As part of Challenger’s restructure to a pure boutiques model in 2010, the firm transitioned its inhouse small companies team comprised of Alex Milton, Sinclair Currie and Lachlan Hughes to a brand new vehicle – NovaPort Capital.
This year they are taking home the title of Money Management/Lonsec Rising Star award, which is attributed to a process which lasted a lot longer than the boutique itself.
NovaPort Capital commenced its operations in January 2011, but its team was always highly regarded by Lonsec. Currie has been a small cap portfolio manager for over a decade, while Milton has been researching small cap stocks since 1992.
Hughes has been working in this sector for four years and, just like his colleagues, comes from a stockbroking background.
“The team’s strong heritage in small cap investing, coupled with a business model that blends the benefits of a boutique (such as majority staff ownership) with the backing and support of an institution in Challenger, and a lack of any capacity issues, forms the basis of Lonsec’s view that NovaPort Capital is the emerging manager of the year,” Lonsec said.
NovaPort runs a process which focuses on a benchmark-unaware and concentrated portfolio, according to Currie.
“What we look for is companies which have got a higher than average quality, where we see a minimum of 50 per cent upside over a three-year time horizon,” he said.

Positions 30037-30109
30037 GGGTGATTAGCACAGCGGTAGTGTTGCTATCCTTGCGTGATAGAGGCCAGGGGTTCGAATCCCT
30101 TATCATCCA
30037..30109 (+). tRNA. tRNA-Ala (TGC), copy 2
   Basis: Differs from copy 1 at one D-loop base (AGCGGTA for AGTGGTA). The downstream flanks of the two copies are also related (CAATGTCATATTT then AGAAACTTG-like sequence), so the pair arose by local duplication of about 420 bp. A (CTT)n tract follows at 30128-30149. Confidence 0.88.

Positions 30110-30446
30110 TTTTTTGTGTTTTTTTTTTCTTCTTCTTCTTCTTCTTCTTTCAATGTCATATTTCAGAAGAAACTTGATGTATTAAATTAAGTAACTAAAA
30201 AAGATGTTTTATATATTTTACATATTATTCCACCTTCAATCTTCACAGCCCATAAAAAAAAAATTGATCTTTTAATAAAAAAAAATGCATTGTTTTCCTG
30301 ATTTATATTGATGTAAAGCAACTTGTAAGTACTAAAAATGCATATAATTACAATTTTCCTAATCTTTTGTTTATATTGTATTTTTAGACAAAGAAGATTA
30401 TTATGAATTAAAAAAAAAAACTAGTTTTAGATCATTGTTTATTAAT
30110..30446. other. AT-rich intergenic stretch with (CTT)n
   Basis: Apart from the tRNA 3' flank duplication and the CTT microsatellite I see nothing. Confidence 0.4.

“We see small caps as a game of picking companies which have good quality and good valuation upside, and not so much trying to emulate an index.”
The success mostly comes down to independent research and coming up with investment propositions which are based around making money for NovaPort’s clients “as opposed to worrying about what the index is doing”.
Runner-up in this category is Bennelong Australian Equity Partners (BAEP).
BAEP was established in 2008 by chief executive officer Paul Cuddy and chief investment officer Mark East – in partnership with Bennelong Funds Management.
Cuddy and East have worked together in the five years leading up to the formation of BAEP as co-heads of equities at ING Investment Management.
Cuddy said the biggest challenge the team faced was setting up a business in the second half of 2008, just as the global financial crisis hit the market.
“It doesn’t matter how well you performed, people weren’t going to invest, especially not with a manager that wasn’t very well known at the time,” Cuddy said.
BAEP now managers around $2.6 billion using a “genuinely active” strategy, he added.
Looking at the year ahead, NovaPort’s Currie said investment managers will remain cautious in the next couple of years.
“It’s about selecting your investments more carefully and focusing more strongly on quality, because over time quality businesses will be around for a lot longer and tend to give you a sustainable investment,” Currie said.